Saturday, January 28, 2012

Sweet White Wine Tomato Sauce – Guest Post by Zach Lome

The following is a guest post offered to us by Zach Lome. - MCoorlim

Sweet White Wine Tomato Sauce

Hi everyone! I’d like to start out by extending a big thanks to Food In My Food for allowing me to write a guest post. I’ve been friends with Michael for a long time, and I’ve been a food snob for just as long, so when he first started this blog I flipped my metaphorical lid in joy that he and Kat were doing things I wanted to do. As you all may know, they’ve got a natural hand in making cool food and keeping things nice and succinct here, so when Michael asked me to do this post I a.) panicked and b.) got excited, because succinctness is quite frankly not my strong suit. I envisioned a large three-course meal, all from scratch, with multiple tools in use and all sorts of crazy stuff. Luckily, laziness and a busy schedule won out and I landed on the following simple tomato sauce.

It’s All In The Mirepoix

The history of this sauce is pretty boring. I was trying to eat healthier and couldn’t continue to make Alfredo (my go-to sauce), but regular tomato sauce was too boring to me. I crave a variety of texture and flavor in all things i do. I had made a decent tomato sauce recently using cream cheese and roasted red peppers, and while I liked the creaminess I was looking for something chunky to go with tagliatelle or cavatappi, but knew I wanted to keep the roasted red peppers for sure. At this point I stumbled on an unrelated recipe that involved mirepoix, and I knew I had to use this. It’s as simple as can be: a 2:1:1 mix of onion, celery, and carrots.

While picking up the carrots and celery I also nabbed some nicy spicy italian sausage and knew that this was going to go in my dish, which meant I wanted a sauce that would complement the heat from the meat well enough. I grabbed some white wine and made sure to use vidalia (sweet) onions for the mirepoix. This meant I had 3 key sweet ingredients: white wine, red peppers, and sweet onions. From there I just... winged it. And thus this recipe.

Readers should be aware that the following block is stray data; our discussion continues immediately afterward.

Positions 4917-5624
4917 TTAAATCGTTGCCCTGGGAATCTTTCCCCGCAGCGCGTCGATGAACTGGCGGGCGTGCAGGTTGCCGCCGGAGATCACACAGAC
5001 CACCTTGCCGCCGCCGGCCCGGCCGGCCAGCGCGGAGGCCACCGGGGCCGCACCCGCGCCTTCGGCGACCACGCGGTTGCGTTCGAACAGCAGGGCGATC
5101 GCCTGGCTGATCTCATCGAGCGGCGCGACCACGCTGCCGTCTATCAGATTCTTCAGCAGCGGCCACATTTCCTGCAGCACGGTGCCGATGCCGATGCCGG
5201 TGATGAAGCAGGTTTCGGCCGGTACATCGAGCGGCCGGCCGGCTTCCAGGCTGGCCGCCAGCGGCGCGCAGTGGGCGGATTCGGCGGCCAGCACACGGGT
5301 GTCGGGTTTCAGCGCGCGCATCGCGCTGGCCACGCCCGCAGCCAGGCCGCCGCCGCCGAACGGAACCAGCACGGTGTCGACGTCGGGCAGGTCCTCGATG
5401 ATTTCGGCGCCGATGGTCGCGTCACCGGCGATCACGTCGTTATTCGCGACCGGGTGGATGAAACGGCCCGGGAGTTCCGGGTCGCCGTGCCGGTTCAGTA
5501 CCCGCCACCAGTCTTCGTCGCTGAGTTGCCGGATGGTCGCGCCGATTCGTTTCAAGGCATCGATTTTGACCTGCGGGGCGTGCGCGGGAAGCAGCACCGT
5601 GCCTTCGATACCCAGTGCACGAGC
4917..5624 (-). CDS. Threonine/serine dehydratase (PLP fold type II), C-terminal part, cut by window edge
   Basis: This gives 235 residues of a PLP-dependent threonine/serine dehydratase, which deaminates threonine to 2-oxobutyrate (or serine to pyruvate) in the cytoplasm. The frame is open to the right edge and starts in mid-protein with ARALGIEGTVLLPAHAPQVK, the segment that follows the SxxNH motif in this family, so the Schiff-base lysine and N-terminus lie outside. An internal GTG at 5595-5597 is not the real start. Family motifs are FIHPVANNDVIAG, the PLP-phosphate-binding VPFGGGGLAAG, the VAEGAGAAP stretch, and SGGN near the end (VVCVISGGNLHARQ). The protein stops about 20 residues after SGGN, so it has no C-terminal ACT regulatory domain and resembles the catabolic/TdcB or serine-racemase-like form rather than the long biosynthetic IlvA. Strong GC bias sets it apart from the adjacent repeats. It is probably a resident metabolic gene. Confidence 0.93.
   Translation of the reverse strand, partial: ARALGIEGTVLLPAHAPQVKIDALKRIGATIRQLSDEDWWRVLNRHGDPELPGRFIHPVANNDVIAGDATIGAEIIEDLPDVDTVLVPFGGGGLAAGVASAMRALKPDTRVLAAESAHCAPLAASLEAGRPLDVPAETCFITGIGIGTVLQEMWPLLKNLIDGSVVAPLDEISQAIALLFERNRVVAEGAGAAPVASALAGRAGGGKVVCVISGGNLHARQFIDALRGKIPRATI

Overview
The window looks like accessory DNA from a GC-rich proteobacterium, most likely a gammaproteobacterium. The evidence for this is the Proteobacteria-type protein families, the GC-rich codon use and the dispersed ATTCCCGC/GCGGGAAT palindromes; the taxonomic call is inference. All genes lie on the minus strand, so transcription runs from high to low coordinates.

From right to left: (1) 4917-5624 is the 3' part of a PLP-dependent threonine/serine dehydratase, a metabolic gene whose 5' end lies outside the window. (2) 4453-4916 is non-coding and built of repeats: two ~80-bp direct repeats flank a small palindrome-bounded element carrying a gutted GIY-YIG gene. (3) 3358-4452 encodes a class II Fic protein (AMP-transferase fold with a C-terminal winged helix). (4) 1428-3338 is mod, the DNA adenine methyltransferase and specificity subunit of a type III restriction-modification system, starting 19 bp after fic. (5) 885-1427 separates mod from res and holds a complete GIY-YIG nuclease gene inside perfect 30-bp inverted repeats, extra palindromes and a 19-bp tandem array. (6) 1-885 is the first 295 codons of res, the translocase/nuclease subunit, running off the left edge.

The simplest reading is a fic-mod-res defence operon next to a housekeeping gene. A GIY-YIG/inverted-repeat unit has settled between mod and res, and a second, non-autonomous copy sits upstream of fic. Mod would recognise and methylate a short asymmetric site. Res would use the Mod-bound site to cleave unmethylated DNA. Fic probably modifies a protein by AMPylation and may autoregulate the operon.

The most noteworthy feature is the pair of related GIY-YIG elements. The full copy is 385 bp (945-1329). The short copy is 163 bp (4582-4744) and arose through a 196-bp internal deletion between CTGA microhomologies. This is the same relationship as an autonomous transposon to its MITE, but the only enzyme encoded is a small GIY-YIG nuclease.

Just Throw It In And Wait

History lesson over. This time I didn’t have any sausage, but the sauce is really chunky and sweet and savory and it goes perfectly well on its own. Cooking it is real simple. I made the mirepoix, 2 cups worth, and sweated it in a large saucepan with a little bit of extra virgin olive oil for about 6 minutes. When that was done I threw in the roasted red pepper and garlic (I roasted the peppers myself this time, but just used a jar last time. Both work just fine). At this point you’re supposed to put in tomato paste to up the savory-factor, but I was a butt and had forgotten. The sauce still turned out alright. After stirring everything up nice and fine for a few minutes I poured in white wine until it just barely covered all of the vegetables. Note that this is a lot of wine and can probably be reduced.

Finally, after another minute or so, I dumped in my can of crushed tomatoes and started spicing with the dried seasonings. I kept the heat on medium/medium high for about half an hour uncovered – I really wanted to reduce all the white wine so the resulting sauce would be properly chunky and not thin. Before serving I added a bunch of parsley for color and a splash of lemon juice for flavor.


I know Michael and Kat don’t usually spit out a list of ingredients in their posts, but I figured that, what the hell, this is my show today, so here you all go:

  • 1/2 cup finely chopped celery
  • 1/2 cup finely chopped carrot
  • 1 cup finely chopped sweet onion
  • 2~3 tbsp olive oil
  • 1 tsp tomato paste
  • 4 garlic cloves, crushed
  • 1 or 2 roasted red bell peppers
  • 1/4 ~ 1/2 cup good white wine (I didn't measure, precisely)
  • 1 28oz can of crushed tomatoes
  • dried basil, dried oregano, crushed red pepper, salt, and pepper to taste, fresh parsley

All you gotta do is combine these goodies and you’re set! For a sauce like this a broad noodle or a spiral noodle are your best choices; this time I went with a cavatappi. Tubes aren’t the best because a lot of the chunks are too large to get caught inside the tubes. It’s perfect with fresh-grated parmigiana on top and goes well with sausage, particularly spicy sausage, but is also good on its own.

Bon Appetit!

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